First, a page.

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I tried to solve the following problem.

What is the integer part of $$\frac{1}{\sqrt{1}} + \frac{1}{\sqrt{3}} + \cdots + \frac{1}{\sqrt{(2n+1)^2}}=\sum_{k=0}^{2(n^2+n)} \frac 1{\sqrt{2k+1}} ?$$

I tried using some inequalities( by grouping 1,3,5,7 / 9,11,13,...,25/ ), but I failed.

How can I compute the integer part of this sum?

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Why do you write $\,\sqrt{(2n+1)^2}\,$? This equals $\,2n+1\,$ , which is not what you wrote in the denominators... –  DonAntonio Nov 17 '12 at 14:00
    
@DonAntonio I suppose that it is meant to be like this, i.e. there are $\frac{(2n+1)^2+1}{2}$ terms in that sum. –  Dan Shved Nov 17 '12 at 14:07
    
I meant $\frac{1}{\sqrt{1}} + \frac{1}{\sqrt{3}} + ... + \frac{1}{\sqrt{(2n+1)^2 - 2}} + \frac{1}{\sqrt{(2n+1)^2}}$. Maybe we cannot compute this for any case?? –  Mahtsolver11 Nov 17 '12 at 14:08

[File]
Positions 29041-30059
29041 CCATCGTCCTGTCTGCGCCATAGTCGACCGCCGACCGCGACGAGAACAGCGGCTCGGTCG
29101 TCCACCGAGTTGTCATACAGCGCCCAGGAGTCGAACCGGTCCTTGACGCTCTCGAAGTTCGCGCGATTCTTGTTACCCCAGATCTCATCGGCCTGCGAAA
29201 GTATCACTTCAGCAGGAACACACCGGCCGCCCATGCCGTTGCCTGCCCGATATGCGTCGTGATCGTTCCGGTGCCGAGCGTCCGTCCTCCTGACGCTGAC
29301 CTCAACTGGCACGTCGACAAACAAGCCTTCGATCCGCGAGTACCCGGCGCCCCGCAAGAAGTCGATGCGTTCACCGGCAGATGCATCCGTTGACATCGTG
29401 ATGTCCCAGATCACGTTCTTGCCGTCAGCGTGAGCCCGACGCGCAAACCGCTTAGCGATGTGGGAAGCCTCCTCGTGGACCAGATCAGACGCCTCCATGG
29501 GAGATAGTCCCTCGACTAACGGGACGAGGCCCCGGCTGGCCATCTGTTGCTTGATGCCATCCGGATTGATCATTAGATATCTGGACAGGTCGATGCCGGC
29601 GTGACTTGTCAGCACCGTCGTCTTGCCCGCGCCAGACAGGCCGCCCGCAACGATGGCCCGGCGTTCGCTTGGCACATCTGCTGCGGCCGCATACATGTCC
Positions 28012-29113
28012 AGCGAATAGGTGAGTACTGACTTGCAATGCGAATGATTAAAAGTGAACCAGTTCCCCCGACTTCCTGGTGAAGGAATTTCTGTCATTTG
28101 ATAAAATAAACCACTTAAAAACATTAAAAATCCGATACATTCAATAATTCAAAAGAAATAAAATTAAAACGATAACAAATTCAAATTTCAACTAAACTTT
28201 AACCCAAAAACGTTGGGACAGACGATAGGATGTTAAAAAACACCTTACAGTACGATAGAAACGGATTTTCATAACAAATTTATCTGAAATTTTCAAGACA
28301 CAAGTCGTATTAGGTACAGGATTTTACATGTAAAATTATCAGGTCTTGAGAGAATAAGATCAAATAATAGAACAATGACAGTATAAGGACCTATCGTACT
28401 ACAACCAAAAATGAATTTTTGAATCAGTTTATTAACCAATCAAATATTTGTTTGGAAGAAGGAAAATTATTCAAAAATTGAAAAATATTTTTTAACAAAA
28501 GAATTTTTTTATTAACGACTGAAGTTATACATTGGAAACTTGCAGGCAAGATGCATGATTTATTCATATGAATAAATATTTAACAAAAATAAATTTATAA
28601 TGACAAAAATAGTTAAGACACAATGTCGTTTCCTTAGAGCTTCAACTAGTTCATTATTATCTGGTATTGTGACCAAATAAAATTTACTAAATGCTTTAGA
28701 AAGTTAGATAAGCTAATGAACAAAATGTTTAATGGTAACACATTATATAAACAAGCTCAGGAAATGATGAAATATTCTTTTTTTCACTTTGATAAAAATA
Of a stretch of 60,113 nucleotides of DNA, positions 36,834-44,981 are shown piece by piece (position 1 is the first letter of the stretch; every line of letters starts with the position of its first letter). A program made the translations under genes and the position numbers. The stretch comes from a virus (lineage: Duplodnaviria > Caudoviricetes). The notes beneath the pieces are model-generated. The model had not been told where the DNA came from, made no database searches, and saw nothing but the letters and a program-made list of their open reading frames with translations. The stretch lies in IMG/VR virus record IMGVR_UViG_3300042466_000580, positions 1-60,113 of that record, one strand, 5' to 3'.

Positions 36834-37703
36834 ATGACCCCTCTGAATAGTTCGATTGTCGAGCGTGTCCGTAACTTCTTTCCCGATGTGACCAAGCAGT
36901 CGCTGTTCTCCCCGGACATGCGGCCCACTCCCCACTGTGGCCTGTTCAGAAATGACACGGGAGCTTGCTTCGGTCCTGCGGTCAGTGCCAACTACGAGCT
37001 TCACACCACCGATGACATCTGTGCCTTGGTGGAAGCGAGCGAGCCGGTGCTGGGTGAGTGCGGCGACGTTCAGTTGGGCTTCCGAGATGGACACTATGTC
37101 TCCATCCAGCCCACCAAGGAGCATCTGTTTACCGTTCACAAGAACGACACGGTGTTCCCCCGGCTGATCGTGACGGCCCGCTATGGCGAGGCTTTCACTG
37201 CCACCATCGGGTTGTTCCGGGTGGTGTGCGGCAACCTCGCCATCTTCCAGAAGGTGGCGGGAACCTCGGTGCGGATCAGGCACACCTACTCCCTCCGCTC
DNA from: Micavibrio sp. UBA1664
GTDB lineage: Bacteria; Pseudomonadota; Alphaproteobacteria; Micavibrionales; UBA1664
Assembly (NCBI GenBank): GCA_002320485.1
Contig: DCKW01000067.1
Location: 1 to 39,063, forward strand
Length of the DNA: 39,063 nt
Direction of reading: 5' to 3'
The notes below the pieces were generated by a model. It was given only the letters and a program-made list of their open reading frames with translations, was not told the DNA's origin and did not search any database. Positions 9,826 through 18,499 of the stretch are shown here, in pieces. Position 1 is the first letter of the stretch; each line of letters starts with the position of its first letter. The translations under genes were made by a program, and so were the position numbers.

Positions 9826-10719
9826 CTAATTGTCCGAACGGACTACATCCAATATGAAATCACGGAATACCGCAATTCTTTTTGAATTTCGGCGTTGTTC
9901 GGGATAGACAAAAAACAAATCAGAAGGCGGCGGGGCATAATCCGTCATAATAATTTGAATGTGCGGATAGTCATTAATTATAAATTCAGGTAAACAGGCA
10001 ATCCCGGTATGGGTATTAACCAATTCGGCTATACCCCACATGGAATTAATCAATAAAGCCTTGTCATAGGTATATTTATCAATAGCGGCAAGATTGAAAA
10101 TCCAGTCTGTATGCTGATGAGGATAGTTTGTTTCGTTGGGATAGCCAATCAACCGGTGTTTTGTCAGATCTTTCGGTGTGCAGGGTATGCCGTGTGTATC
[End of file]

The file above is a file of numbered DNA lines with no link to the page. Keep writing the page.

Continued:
Have you tried approximating your sum by an integral? –  nayrb Nov 17 '12 at 14:15

2 Answers 2

A more general sum can be bounded as follows:

$$ \int_0^{n+1} \frac{1}{\sqrt{2 x + 1}} dx \leq \sum_{k=0}^n \frac{1}{\sqrt{2 k + 1}} \leq 1 + \int_0^n \frac{1}{\sqrt{2 x + 1}}dx $$

or, computing the integrals

$$ \sqrt{2 n + 3} -1 \leq \sum_{k=0}^n\frac{1}{\sqrt{2 k + 1}} \leq \sqrt{2 n + 1}. $$

The second inequality is strict if $n > 0$. If $2n + 1$ is a square, say $m^2$ then

$$ m^2 < 2n+3 = m^2 + 2 < (m+1)^2 $$

and so the integral part of $\sqrt{2n+3}$ is $m$. From this it follows that the integral part of the sum is $m - 1$ if $n > 0$ and $1$ if $n=0$.

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nice solution WimC.... –  juantheron Dec 29 '13 at 12:25

Hint: The sum is an approximation for $$c\int_a^b \frac1{\sqrt x} \, dx $$ with suitable chocies of $a,b,c$.

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